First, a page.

New Maori   New Maori

The New Maori script is a creation of Ian James. It is an alternative to the Roman alphabet normally used for the otherwise script-less Māori language of New Zealand.

Part of the aim was to suggest a 'formal' or 'sacred' alphabet for the recording of special poems and songs, while maintaining a local aesthetic in the visual form. In the case of Māori - unlike some languages given it by missionaries - the Roman system is quite effective. So New Maori does not offer benefits of efficiency, simply those of cultural identity.

Notable features

Used to write

The Māori language spoken by the aboriginal population of New Zealand and the Cook Islands. May also be used for Tahitian (using /w/ for /v/) and Hawaian (using a subset).

New Maori alphabet


The consonants have a bold, almost solid form, with curling motifs present in both positive and negative space. The solidity reflects the consonantal effect, and the form itself can represent the mouth or origin of the syllable. It may be noted that similar forms can be found in the traditional chin tatoos of men and women. For words which in Roman form begin with vowels, the glottal plosive is presumed to be the functioning consonant. The consonants are listed here with the international phonetic symbol and the usual romanization:

New Maori consonants


The vowels are lighter in form, and are based on the common motif called koru (representing a young fern frond), and combinations of vowels form a sprouting or branching effect similar to that found in the family of designs called kowhaiwhai. They may also be seen as airy wisps of sound swirling from the mouth.

There are 2 connection points and 2 forms of each primary vowel to allow appropriate connection. Except for long /e/, the long vowels have a small version of the main vowel tucked within. The forms are either upward or downward, in-curling or out-curling. Diphthongs and triphthongs are pronounced quite simply as sequences of 2 or 3 primary vowels. Vowels are given below with the glottal plosive (ie. in initial position):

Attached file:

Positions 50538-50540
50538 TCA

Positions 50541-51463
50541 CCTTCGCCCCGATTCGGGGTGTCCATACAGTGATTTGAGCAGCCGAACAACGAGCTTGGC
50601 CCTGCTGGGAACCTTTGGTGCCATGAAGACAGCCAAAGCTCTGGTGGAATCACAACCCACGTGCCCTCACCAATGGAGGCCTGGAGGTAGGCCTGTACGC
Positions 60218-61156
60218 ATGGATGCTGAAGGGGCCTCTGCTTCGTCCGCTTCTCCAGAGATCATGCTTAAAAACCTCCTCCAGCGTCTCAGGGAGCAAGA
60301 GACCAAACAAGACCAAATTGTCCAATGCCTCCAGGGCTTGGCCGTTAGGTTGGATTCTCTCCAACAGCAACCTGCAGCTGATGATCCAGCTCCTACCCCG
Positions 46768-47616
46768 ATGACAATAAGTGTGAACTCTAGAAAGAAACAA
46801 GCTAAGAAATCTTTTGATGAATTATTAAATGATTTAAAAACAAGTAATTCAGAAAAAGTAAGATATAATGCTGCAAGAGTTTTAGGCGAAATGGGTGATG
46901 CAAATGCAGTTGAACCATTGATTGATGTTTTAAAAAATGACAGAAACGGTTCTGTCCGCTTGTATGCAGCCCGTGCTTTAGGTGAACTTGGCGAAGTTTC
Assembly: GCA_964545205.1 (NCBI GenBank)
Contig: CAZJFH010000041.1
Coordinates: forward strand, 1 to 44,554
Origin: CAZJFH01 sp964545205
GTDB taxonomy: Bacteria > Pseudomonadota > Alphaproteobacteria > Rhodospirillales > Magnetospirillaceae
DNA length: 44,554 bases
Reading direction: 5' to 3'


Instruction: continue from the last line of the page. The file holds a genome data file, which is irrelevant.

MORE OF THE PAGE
New Maori vowels

Some examples of vowel combination:

New Maori vowel combinations

Because of the similarity of the vowels to some traditional design patterns, elements of the latter may now appear to be spelling out continuous song!


New Maori punctuation

Download an alphabet chart for New Maori (Excel)

Sample text

Sample texts in New Maori


Ko te katoa o nga tangata i te whanaungatanga mai e watea ana i nga here katoa; e tauriterite ana hoki nga mana me nga tika. E whakawhiwhia ana hoki ki a ratou te ngakau whai whakaaro me te hinengaro mohio ki te tika me te he, a e tika ana kia meinga te mahi a tetahi ki tetahi me ma roto atu i te wairua o te noho tahi, ano he teina he tuakana i ringa i te whakaaro kotahi.


All human beings are born free and equal in dignity and rights. They are endowed with reason and conscience and should act towards one another in a spirit of brotherhood.
(Article 1 of the Universal Declaration of Human Rights)

Download a font for the New Maori alphabet (TrueType, 12K)

Information about Māori | Phrases | Numbers | Family words | Tower of Babel | Learning materials

Contact regarding the author's various script systems can be made via email: ianrjames at hotmail dot com.

Alphabets by Ian James

Akkhara Muni, Amethyst, Bostani, Elektrum, Fontok, Klaekson-Zaen, Maui, New Akha, New Maori, New Mong, Pranish, SIGIL, Sigil Panel Script, Slinseng-Fi, Tengwar for Scottish Gaelic, Xylphika

See also:

Constructed scripts for: Ainu | Arabic | Chinese languages | Dutch | English | Hawaiian | Hungarian | Japanese | Korean | Lingala | Malay & Indonesian | Persian | Tagalog / Filipino | Russian | Sanskrit | Spanish | Taino | Turkish | Vietnamese | Welsh | Other natural languages | Colour-based scripts | Tactile scripts | Phonetic/universal scripts | Constructed scripts for constructed languages | Adaptations of existing alphabets | Fictional alphabets | Magical alphabets | A-Z index | How to submit a constructed script


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